Block Printing Using Speedy-Carve, Moo Carve and Master Cut

We have been block printing using Speedy-Carve, Moo Carve blocks and Mastercut to test how each of them works. All three are carving blocks for making
stamps and prints. We used:

We used our lino cutters with five blades to carve our blocks. Tricky designs were drawn on with pencil so we didn’t mess up – don’t press too hard though
or you could dent the block! We experimented with positive and negative designs by carving lines into the block and carving around a shape. This should
give us different effects when printing.

Moo Carve:

Really easy to carve with not a lot of pressure needed. Great for tiny detail. The block did crumble a little when carving the edges but this was easily
cleaned up with a scalpel. This block is thicker and so can be carved on both sides.

Speedy Carve:

Very smooth and easy to cut. Easy to carve tiny detail. A little firmer to carve than the other two.

Master Cut:

Wonderfully smooth and easy to carve. Great for fluid, clean lines, tiny detail and round shapes.

These are our finished blocks:

Moo Carve:

Speedy Carve:

Master Cut:

We used Versa Craft Ink Pads to print our blocks. These worked really well and we found that the prints were really opaque – a lot better than other ink
pads we have used before. It was also less messy than rolling out ink and left no washing up to do! Moo Carve was especially easy to stamp with because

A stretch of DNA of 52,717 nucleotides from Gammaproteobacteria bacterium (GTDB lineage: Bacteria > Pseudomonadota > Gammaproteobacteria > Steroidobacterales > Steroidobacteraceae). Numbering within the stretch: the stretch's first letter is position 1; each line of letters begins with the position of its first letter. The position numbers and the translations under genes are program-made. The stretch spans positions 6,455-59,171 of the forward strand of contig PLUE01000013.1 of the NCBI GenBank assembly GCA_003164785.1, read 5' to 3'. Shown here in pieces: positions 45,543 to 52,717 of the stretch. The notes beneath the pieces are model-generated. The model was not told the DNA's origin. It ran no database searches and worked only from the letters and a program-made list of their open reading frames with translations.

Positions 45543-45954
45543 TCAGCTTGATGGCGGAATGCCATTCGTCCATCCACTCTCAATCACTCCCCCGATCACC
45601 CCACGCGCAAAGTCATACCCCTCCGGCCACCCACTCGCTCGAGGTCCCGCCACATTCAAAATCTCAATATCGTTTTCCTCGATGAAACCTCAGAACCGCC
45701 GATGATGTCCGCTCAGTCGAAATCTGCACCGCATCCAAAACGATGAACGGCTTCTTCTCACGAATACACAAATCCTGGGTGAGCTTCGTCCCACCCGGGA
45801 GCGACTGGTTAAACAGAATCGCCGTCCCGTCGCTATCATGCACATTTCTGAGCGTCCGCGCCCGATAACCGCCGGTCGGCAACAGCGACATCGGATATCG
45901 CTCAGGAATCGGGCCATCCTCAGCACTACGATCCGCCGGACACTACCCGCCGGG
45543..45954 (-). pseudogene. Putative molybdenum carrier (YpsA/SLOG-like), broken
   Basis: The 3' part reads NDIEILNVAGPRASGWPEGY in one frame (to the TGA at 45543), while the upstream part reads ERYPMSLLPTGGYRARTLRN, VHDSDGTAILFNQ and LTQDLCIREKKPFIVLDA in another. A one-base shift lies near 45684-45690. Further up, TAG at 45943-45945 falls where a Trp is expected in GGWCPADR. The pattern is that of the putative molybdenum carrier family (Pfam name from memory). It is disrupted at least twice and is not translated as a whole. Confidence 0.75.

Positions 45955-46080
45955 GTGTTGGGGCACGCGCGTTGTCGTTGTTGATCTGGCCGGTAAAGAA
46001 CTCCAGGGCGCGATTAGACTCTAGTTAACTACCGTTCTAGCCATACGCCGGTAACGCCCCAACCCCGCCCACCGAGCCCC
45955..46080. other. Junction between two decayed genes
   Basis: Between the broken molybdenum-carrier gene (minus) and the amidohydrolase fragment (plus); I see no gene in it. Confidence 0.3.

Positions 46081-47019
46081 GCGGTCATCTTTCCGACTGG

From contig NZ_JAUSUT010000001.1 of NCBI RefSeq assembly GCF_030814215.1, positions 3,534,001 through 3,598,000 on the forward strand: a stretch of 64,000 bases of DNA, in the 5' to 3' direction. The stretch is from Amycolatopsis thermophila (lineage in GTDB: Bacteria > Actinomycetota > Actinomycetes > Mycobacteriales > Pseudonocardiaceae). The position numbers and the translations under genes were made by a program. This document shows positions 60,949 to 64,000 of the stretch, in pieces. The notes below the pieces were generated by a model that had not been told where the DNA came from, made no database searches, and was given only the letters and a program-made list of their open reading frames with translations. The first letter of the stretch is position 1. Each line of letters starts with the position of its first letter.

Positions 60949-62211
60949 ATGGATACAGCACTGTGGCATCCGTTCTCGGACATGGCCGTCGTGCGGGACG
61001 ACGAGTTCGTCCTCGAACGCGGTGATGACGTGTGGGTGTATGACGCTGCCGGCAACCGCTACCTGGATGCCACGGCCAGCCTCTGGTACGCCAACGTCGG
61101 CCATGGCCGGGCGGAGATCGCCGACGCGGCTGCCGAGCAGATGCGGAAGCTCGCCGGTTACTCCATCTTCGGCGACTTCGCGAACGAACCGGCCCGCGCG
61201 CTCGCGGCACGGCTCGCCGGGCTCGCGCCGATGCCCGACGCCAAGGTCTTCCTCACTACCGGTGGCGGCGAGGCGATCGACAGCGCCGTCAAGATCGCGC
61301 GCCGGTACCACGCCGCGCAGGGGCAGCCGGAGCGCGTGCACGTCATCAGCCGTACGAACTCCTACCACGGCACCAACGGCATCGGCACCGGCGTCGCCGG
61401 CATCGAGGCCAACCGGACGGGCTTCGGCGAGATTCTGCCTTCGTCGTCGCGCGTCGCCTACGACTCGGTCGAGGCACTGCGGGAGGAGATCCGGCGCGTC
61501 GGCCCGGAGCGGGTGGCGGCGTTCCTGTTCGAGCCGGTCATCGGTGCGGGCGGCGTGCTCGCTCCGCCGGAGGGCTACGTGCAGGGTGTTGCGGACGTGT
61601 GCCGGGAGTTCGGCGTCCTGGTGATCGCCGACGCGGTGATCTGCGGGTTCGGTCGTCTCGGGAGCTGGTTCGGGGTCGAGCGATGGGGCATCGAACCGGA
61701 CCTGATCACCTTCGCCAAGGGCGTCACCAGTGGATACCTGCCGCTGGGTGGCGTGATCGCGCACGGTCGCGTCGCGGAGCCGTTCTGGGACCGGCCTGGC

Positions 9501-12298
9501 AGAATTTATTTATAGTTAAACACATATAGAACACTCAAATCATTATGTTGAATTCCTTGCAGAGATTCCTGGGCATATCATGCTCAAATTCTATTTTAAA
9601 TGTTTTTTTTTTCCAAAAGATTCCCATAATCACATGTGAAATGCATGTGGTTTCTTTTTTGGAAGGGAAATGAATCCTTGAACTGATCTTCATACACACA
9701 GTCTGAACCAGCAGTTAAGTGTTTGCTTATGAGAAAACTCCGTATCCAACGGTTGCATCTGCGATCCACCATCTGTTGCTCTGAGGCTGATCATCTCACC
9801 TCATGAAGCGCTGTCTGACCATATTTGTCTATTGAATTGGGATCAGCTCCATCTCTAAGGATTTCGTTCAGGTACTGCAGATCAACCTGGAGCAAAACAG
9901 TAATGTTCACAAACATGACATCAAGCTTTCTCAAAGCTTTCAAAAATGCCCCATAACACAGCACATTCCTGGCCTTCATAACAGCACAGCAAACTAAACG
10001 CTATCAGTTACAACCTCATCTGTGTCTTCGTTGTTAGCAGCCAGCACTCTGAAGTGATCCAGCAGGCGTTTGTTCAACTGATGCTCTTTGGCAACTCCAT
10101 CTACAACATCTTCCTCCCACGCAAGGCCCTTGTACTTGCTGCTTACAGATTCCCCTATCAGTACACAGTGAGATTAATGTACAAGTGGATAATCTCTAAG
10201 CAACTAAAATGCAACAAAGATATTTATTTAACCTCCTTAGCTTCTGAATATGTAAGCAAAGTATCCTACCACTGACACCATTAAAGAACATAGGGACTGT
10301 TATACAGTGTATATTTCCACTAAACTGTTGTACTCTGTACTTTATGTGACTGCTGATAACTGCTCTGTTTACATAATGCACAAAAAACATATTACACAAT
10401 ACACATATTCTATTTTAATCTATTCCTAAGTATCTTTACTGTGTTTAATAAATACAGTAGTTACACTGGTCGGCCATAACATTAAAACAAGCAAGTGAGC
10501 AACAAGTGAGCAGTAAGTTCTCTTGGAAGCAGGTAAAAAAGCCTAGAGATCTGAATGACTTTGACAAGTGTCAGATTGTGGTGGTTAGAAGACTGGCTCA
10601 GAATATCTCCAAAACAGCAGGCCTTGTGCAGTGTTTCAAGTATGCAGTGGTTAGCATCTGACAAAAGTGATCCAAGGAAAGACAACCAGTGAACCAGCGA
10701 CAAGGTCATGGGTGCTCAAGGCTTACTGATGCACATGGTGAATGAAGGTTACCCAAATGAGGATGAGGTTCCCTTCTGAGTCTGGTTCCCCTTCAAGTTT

of the extra thickness.

By placing the block onto the ink pad and gently pressing we were able to get an even coverage (we had to move the larger block along the pad to make sure
it was all covered).

We placed the blocks on cotton fabric print side down and pressed all over. If your design has a right way up make sure to draw an arrow on the back so
you don’t print it upside down!

We love the way our printed blocks have turned out! All three blocks have printed really well. Our blue Moo Carve print is a little more patchy than the
red the others because needed a little more ink.

We even tried turning them into repeat patterns.

The Master Cut block was rotated to create a repeat pattern:

This design and the Moo Carve design would be great in repeat to use in projects like cushion covers or bags. The blocks were given a quick rinse so we
can use the again to make more fabric.

Make sure to iron your final images if you print them on fabric. This way they can be put through the wash and used for whatever you like.

Voila! Have a go with Speedball Speedy-Carve, Moo Carve and Master Cut yourself! 

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